A concentration camp is built like a stadium, a grand hotel. You need contractors, estimates, competitive offers, and no doubt friends in high places.
Many films have spotlighted the horrors of the Holocaust in powerful ways, but none get under my skin to the degree that Alain Resnais' brief-but-harrowing documentary Night and Fog does. Rather than focusing on the moral outrage and emotional anguish of the Holocaust, the film spotlights the ruthless efficiency of the Holocaust (which in turn makes the moral outrage and emotional anguish feel sharper). What happened during that dark chapter of history is shocking, but it's just as shocking to consider how quickly it happened... and how quickly it became a distant memory.
Grass flourishes on the inspection ground around the blocks. An abandoned village, still heavy with peril. The crematoria are no longer used. The Nazi's cunning is but child's play today. Nine million dead haunt this countryside.
The documentary was made in 1955, and opens with present-day footage of various concentration camps. A mere decade after the end of WWII, they look like old historical sites: completely abandoned, covered by weeds, showing serious signs of wear and tear. With jarring abruptness, the almost-serene color photography of this footage gives way to harsh black-and-white imagery of the recent past, as the narrator (actor Michel Bouquet) briskly outlines a series of increasingly horrifying events: Jewish people being oppressed by the German government, being rounded up and sent to concentration camps, being stripped naked and humiliated, being starved to death, being sent to gas chambers, being turned into soap. Every so often, we cut back to the present, where things look so different, so quiet, so normal. Night and Fog is merciless in the way it attempts to cut through the comfort of distance.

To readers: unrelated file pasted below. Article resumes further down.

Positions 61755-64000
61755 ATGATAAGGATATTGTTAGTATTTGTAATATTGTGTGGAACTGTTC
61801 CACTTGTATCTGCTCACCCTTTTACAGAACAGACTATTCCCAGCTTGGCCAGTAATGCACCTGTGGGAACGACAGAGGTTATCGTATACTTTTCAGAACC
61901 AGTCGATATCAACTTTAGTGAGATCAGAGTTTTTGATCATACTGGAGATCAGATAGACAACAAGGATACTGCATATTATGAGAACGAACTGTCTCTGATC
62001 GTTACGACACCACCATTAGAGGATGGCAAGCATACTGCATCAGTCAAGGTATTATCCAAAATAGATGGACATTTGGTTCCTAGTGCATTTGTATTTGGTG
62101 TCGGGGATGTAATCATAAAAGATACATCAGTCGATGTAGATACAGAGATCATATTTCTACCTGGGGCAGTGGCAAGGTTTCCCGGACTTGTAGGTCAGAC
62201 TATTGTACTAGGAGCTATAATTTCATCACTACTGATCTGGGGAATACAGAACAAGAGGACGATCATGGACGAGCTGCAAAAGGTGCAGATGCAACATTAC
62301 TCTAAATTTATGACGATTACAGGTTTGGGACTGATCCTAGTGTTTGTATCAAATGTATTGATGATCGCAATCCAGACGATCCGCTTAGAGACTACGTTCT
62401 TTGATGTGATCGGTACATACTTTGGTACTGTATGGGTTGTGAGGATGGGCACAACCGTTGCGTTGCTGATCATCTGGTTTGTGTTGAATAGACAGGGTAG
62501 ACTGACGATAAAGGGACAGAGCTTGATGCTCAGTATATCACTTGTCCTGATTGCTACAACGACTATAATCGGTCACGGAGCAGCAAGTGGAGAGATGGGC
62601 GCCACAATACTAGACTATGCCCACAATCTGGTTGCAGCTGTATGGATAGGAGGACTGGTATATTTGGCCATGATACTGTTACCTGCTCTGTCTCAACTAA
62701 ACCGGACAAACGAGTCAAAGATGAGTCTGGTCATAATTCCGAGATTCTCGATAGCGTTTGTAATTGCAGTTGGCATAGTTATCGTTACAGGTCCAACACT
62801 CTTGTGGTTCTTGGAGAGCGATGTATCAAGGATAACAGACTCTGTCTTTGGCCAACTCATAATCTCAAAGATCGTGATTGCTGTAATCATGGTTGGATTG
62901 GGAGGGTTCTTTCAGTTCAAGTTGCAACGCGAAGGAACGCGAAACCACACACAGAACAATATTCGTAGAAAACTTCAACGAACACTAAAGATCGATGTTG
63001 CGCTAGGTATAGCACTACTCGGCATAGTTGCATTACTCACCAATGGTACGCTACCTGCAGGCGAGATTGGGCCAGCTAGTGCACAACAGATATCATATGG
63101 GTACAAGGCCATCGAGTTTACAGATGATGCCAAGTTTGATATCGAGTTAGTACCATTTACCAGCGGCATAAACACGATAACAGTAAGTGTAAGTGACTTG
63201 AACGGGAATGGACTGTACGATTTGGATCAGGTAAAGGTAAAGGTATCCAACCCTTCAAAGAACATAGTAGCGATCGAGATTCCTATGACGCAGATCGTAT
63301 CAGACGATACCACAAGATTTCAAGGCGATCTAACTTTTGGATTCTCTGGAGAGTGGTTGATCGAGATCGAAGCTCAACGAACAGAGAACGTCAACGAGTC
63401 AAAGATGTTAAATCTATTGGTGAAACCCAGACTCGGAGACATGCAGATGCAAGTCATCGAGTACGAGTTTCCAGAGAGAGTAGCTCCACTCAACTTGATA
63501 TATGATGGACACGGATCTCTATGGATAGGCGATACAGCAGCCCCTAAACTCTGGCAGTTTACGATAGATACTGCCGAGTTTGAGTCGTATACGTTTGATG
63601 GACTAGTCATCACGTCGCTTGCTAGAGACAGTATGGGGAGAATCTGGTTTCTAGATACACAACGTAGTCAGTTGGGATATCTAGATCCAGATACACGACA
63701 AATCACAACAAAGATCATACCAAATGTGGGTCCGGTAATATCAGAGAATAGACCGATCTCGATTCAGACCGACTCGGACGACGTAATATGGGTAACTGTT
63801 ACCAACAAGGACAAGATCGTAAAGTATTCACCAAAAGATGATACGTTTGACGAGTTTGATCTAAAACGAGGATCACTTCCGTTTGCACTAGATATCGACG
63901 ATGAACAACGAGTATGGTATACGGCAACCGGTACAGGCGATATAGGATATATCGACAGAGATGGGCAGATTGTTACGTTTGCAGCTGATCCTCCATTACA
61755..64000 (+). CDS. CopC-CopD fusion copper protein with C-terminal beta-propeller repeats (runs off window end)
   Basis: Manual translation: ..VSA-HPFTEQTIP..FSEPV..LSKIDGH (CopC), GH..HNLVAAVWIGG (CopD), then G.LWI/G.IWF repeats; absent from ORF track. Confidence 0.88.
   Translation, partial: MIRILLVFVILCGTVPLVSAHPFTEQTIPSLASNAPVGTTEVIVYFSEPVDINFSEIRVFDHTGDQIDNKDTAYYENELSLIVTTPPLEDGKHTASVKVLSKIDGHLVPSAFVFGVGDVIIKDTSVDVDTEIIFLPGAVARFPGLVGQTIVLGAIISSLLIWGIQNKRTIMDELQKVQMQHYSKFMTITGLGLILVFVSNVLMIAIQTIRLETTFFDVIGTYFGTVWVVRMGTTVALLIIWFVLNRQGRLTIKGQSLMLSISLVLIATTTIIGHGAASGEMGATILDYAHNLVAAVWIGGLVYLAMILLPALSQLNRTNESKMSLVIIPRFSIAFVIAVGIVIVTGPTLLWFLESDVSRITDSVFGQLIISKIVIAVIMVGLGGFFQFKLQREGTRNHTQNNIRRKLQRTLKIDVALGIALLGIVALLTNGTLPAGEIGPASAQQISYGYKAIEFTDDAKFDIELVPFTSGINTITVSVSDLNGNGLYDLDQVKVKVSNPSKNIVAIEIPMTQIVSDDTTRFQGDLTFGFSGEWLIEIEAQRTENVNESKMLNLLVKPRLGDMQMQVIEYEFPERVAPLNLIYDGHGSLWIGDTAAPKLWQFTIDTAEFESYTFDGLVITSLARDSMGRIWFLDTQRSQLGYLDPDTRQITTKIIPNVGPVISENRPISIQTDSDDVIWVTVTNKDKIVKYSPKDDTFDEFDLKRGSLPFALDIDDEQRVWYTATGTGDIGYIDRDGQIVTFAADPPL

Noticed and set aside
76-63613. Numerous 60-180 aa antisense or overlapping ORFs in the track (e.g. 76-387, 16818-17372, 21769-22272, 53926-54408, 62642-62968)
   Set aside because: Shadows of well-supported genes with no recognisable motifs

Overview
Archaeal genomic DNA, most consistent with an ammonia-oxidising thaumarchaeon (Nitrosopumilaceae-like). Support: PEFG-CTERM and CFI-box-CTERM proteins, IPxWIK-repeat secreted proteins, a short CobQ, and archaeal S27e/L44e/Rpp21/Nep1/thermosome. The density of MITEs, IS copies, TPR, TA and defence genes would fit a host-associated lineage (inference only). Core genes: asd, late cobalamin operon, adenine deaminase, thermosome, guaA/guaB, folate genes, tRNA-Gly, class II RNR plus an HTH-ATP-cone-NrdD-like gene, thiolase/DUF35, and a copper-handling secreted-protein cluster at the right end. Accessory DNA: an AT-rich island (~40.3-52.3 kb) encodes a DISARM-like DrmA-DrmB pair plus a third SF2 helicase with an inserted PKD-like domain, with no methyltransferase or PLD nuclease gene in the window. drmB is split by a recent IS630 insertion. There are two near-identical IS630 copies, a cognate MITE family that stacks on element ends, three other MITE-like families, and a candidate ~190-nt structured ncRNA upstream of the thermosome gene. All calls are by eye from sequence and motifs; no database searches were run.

“I am not responsible,” says the kapo. “I am not responsible,” says the officer. “I am not responsible.” Who is responsible, then?
The documentary itself moves with ruthless efficiency, too. At a mere 32 minutes, it never pauses to linger for more than a few seconds on a horrifying image, never pauses to give us a moment to reflect, never gives us an opportunity to breathe. It wants us to feel as if we are right there with these people; shoving us into the disorienting hell of the concentration camps. The film never turns melodramatic or sensationalistic, but takes us on a dark emotional journey that marches from misery to horror to death without blinking. We're never given specific information on precisely where the footage we're looking at was shot, and that lack of specificity adds to the film's nightmarish tone. Hanns Eisler's music further accentuates Night and Fog's creative approach: bustling, pizzicato-heavy material that's neither light-hearted nor tormented, but merely... efficient. It's chilling on a level that something more nakedly emotional couldn't have been.
With our sincere gaze we survey these ruins, as if the old monster lay crushed forever beneath the rubble. We pretend to take up hope again as the image recedes into the past, as if we were cured once and for all of the scourge of these camps. We pretend it happened all at once, at a given time and place. We turn a blind eye to what surrounds us and a deaf ear to humanity's never-ending cry.
This is an important film: yes, essential viewing. It was urgent in 1955, and it is urgent now. This happened before. It can happen again. We must never forget.
Night and Fog
Rating: ★★★★ (out of four)
MPAA Rating: Not Rated
Running Time: 32 minutes
Release Year: 1955